In only four innings, Cingrani threw 79 pitches before he was lifted. He allowed three runs and six hits with two walks and two strikeouts. In his fourth and final inning, Cingrani's normally low-to-mid 90s mph fastball was topping out at 89 mph.
"It did drop a little," said Cubs first baseman Anthony Rizzo, who hit a booming two-run homer to center field in the first inning. "He's got a good fastball that has good run to it. With him, it's just about getting a pitch over the plate and hitting. Fortunately enough we got to him early."
On the plus side, Cingrani denied that there was anything wrong, health-wise.
"I was just a little fatigued," Cingrani said. "I was just laboring. That was it."
Rizzo's homer was one of three straight long drives to center field. The first inning has been difficult for Cingrani, who has given up seven runs over the first inning in six starts this season and six runs combined over his other 26 1/3 innings pitched.
"Other than the St. Louis game [April 2], when he was really on top of his game and really electric, I think he's been finding his way," Reds manager Bryan Price said. "Especially early in the games of the other starts. We just want to make sure that he's strong and really able to command his fastball. When push comes to shove, we've talked a lot about his fastball, but when he's got his velocity and his command, there's not as much need for the off-speed stuff."
The Reds evened the game in the bottom half against Cubs starter Edwin Jackson, with Todd Frazier hitting a two-run double off of the left-field wall to score Joey Votto and Jay Bruce.
Brayan Pena led off the second inning with his first homer for the Reds, hitting Jackson's 2-0 pitch into the visitor's bullpen in right field. Jackson then retired 10 of his next 11 batters and the Reds would soon play from behind the rest of the night.
"You're always thinking you're in the game," Frazier said. "We just couldn't figure it out with the bats. We had a couple of good innings, but not that dominating inning that we're looking for."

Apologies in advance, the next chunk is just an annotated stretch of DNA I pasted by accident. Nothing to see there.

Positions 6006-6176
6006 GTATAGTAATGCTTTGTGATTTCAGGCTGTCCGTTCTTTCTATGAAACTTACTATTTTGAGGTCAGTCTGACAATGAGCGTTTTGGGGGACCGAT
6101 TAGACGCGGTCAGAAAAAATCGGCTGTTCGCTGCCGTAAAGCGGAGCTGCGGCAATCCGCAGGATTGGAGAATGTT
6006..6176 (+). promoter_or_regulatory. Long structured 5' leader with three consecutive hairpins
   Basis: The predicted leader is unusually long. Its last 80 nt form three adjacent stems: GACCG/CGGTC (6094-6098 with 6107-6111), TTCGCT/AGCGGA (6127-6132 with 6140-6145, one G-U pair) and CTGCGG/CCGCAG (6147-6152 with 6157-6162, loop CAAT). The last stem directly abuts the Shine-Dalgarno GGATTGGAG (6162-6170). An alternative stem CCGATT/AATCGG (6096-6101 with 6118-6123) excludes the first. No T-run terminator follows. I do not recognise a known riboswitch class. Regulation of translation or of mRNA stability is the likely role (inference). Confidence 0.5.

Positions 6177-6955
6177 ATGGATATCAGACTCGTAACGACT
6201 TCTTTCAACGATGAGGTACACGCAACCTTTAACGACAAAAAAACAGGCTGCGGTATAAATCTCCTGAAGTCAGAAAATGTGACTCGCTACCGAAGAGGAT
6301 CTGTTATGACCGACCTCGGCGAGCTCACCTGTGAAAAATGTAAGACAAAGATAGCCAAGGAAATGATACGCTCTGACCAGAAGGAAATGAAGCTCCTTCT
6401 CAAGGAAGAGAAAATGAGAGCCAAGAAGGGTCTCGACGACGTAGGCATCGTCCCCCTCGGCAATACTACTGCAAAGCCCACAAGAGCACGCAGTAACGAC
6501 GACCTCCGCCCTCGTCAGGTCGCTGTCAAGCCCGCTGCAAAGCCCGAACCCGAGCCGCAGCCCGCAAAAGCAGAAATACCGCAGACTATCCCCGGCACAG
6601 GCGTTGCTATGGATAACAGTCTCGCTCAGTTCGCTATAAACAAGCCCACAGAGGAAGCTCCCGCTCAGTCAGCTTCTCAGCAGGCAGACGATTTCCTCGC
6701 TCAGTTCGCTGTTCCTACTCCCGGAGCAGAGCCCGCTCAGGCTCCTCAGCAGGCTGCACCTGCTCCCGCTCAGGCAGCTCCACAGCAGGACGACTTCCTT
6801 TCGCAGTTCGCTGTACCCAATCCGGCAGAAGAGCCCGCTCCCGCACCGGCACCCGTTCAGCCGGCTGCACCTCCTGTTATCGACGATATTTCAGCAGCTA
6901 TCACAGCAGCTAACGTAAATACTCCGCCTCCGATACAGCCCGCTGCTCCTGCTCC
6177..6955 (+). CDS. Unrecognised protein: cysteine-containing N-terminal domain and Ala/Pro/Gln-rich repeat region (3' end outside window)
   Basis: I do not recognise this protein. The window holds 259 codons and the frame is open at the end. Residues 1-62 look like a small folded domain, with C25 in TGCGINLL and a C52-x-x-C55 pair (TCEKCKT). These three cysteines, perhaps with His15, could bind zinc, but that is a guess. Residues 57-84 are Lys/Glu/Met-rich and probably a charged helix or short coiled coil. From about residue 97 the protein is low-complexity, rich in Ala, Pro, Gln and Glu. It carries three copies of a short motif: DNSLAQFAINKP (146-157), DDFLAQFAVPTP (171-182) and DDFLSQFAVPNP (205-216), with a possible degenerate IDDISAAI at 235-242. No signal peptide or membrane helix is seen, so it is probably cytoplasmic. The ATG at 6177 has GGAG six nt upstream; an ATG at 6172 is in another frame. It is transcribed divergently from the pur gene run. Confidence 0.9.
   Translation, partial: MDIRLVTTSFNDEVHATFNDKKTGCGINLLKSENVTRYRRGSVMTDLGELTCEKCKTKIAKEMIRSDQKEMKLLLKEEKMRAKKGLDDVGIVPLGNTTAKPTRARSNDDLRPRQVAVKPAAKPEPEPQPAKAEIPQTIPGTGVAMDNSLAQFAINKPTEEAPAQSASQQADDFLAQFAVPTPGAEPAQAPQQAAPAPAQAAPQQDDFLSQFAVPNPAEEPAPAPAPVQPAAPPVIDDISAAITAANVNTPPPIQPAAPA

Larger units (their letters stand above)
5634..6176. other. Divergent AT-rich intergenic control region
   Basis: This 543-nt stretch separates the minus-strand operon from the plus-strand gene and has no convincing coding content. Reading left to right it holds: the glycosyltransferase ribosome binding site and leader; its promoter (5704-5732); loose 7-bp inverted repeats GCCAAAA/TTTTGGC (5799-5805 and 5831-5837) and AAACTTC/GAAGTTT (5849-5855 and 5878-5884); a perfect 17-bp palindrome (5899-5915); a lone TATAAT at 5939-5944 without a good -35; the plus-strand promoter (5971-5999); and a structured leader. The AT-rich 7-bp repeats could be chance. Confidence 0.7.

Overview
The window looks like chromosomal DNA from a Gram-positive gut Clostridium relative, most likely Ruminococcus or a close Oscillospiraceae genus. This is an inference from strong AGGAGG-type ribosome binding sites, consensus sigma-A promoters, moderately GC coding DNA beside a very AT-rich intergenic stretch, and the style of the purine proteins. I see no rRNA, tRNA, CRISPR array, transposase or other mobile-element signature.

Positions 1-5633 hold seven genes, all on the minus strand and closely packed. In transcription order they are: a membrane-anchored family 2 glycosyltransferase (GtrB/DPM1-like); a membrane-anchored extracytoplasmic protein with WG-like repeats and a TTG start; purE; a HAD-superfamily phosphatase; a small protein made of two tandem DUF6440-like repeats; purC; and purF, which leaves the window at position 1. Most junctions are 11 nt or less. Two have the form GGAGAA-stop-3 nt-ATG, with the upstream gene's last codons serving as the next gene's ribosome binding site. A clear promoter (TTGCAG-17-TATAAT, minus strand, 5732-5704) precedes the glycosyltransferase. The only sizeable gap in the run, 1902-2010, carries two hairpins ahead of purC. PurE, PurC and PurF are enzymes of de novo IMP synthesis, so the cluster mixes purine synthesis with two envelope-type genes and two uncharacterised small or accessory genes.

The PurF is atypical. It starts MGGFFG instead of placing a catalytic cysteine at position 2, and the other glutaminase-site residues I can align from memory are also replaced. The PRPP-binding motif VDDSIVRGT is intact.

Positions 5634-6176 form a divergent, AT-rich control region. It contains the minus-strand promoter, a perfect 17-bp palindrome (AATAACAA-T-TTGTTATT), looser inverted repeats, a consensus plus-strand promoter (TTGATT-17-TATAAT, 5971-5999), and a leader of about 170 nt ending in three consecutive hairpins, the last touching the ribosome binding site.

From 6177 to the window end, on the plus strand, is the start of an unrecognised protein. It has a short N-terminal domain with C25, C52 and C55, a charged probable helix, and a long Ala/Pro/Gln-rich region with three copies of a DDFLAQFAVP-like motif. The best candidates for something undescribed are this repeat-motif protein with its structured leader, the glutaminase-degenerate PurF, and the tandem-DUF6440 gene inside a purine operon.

Chicago made it a 3-3 game in the third as Cingrani labored again, allowing a one-out single and a walk before Starlin Castro hit an RBI single to center field. Mike Olt grounded into a double play to minimize the damage.
Cingrani did not allow any runs in the fourth inning, even with a slowing fastball, but Price turned to reliever Nick Christiani for the fifth. It's the second time this season that Cingrani has only pitched four innings. He hasn't completed seven innings since his 2014 debut vs. the Cardinals.
"He wasn't real sharp and his velocity started to back down a little bit that last inning," Price said. "He wanted to go back out and pitch. I felt it was the right decision to get him out of there. It just didn't seem like it was working for him tonight. It didn't seem like we should keep running him out there expecting a different result."
Cingrani, who is 2-2 with a 3.34 ERA this season, wasn't worried about feeling fatigued.
"It's just part of the season. I'll make some minor adjustments and see where it goes," he said.
Christiani faltered in the two-run fifth inning that put Chicago ahead. Following Junior Lake's leadoff double, Christiani walked Rizzo and Castro with eight straight balls. Olt's fielder's choice to shortstop plated the go-ahead run. Nate Schierholtz hit a sacrifice fly to left field with Rizzo's slide avoiding Pena's tag at the plate.
In the Reds' fifth, Billy Hamilton stole third base standing up with one out. There were two outs when Brandon Phillips lined an RBI single to left field against Jackson to make it 5-4.
The Cubs blew it open in the ninth as nine men batted and scored four runs. Sean Marshall didn't have it as he faced eight batters and gave up four hits and a walk, including a two-run single by Schierholtz and an RBI double by Emilio Bonifacio.
Cincinnati has lost four of its last five games as it finished April with a 12-15 record.